Weisgrau gave the example of a low-income woman. If that woman becomes pregnant, they qualify for Medicaid for the duration of her pregnancy then they fall off the Medicaid rolls. If she was continuously enrolled in Medicaid under Medicaid expansion, the state would only pay 10 percent of her care during pregnancy and delivery instead of 45 percent.

There are people with disabilities that could also be covered under Medicaid expansion for similar savings.

“If you look at the budget, which we have done very carefully, not only will this not cost Kansas money, but we will save enough money to completely pay for this,” Weisgrau said.

In addition, the three managed care companies that provide insurance to KanCare recipients each pay a privilege fee to the state for each person they cover. Covering another 150,000 would increase privilege fee revenue for the state.

Most of the states that have implemented Medicaid expansion have seen a 1 percent growth in GDP. In Kansas expansion of Medicaid would create an estimated 3,800 jobs. Based on population, Ellis County could expect $4.3 million in new health care spending and addition of 27 new jobs. Because Hays draws patients from smaller outlying communities, those figures are likely conservative.

The millions in revenue Medicaid expansion would bring the health care industry could be especially critical to small, rural hospitals. Thirty rural hospitals in Kansas are classified as financially vulnerable.

A big hit in these hospitals’ bottom lines is uncompensated care. Federal law dictates if someone comes to the emergency room, they have to be evaluated and treated for acute conditions, including women in active labor. Hospitals rarely are able to collect payment from uninsured patients.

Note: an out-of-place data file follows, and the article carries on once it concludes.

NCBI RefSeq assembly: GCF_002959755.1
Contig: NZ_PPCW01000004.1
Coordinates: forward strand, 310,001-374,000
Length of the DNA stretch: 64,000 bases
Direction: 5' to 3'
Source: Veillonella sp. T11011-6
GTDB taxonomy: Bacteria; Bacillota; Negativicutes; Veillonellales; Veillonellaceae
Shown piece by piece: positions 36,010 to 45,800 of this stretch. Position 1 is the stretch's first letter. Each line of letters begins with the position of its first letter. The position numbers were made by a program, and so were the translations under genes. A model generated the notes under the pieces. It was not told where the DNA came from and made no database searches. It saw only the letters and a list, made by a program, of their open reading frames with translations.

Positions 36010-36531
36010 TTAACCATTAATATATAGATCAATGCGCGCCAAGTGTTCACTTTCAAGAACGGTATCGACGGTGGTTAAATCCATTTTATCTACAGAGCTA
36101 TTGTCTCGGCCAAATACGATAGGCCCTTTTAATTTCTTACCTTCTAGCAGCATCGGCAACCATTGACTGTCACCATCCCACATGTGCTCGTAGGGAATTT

Medical debt is the No. 1 reason for bankruptcy in the United States. When uninsured patients can’t pay, it ruins their credit and inhibits their ability to land a good job, get a loan for a car or qualify for a mortgage.

Weisgrau said we need to dispel the myth of the “Welfare Queen.” There are people who take advantage of the system, but that is not true in most cases.

“This is a real way out of poverty,” Weisgrau said. “Most of the people who fall in the gap work or are sick. … Medicare helps people get jobs and creates a path out of poverty and a way to economic security.”

Weisgrau said people who support Medicaid expansion in the state should contact their local state representatives and senators. Rep. Eber Phelps, D-Hays, and Sen. Rick Billinger, R-Goodland, both voted in favor of Medicaid expansion during the last session. Rep. Ken Rahjes, R-Agra, voted against.

In surveys, 70 to 82 percent of Kansans support Medicaid expansion. Sixty-six percent of Republican voters support it.

“This is not a controversial issue,” he said. “It is not a partisan issue. There are some legislators who are honestly not representing their communities.”

To join the Alliance for a Healthy Kansas in support of Medicaid expansion or find other material supporting Medicaid expansion, visit www.ExpandKanCare.com.

Also like the group on Facebook @ExpandKanCare or follow them on Twitter at /ExpandKanCare.

Go to Source